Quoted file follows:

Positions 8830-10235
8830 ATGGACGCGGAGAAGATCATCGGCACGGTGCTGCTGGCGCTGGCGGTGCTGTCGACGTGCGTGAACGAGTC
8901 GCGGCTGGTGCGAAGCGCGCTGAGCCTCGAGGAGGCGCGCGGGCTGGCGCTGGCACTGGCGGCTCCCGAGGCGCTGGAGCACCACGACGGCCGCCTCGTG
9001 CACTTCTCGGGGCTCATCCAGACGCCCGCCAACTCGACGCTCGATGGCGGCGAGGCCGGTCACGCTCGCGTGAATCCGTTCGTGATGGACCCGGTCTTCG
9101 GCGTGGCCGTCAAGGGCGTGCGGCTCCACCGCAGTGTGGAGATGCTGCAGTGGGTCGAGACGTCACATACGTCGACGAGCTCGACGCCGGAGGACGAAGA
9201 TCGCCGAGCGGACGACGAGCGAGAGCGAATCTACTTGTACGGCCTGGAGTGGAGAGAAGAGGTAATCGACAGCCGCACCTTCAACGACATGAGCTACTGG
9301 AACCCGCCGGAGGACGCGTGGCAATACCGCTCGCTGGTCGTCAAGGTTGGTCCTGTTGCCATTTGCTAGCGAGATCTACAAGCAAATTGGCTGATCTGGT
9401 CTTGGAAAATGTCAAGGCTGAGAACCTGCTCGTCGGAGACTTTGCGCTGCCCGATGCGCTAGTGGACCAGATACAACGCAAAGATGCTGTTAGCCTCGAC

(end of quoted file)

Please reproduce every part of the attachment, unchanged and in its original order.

Positions 8830-10235
8830 ATGGACGCGGAGAAGATCATCGGCACGGTGCTGCTGGCGCTGGCGGTGCTGTCGACGTGCGTGAACGAGTC
8901 GCGGCTGGTGCGAAGCGCGCTGAGCCTCGAGGAGGCGCGCGGGCTGGCGCTGGCACTGGCGGCTCCCGAGGCGCTGGAGCACCACGACGGCCGCCTCGTG
9001 CACTTCTCGGGGCTCATCCAGACGCCCGCCAACTCGACGCTCGATGGCGGCGAGGCCGGTCACGCTCGCGTGAATCCGTTCGTGATGGACCCGGTCTTCG
9101 GCGTGGCCGTCAAGGGCGTGCGGCTCCACCGCAGTGTGGAGATGCTGCAGTGGGTCGAGACGTCACATACGTCGACGAGCTCGACGCCGGAGGACGAAGA
9201 TCGCCGAGCGGACGACGAGCGAGAGCGAATCTACTTGTACGGCCTGGAGTGGAGAGAAGAGGTAATCGACAGCCGCACCTTCAACGACATGAGCTACTGG
9301 AACCCGCCGGAGGACGCGTGGCAATACCGCTCGCTGGTCGTCAAGGTTGGTCCTGTTGCCATTTGCTAGCGAGATCTACAAGCAAATTGGCTGATCTGGT
9401 CTTGGAAAATGTCAAGGCTGAGAACCTGCTCGTCGGAGACTTTGCGCTGCCCGATGCGCTAGTGGACCAGATACAACGCAAAGATGCTGTTAGCCTCGAC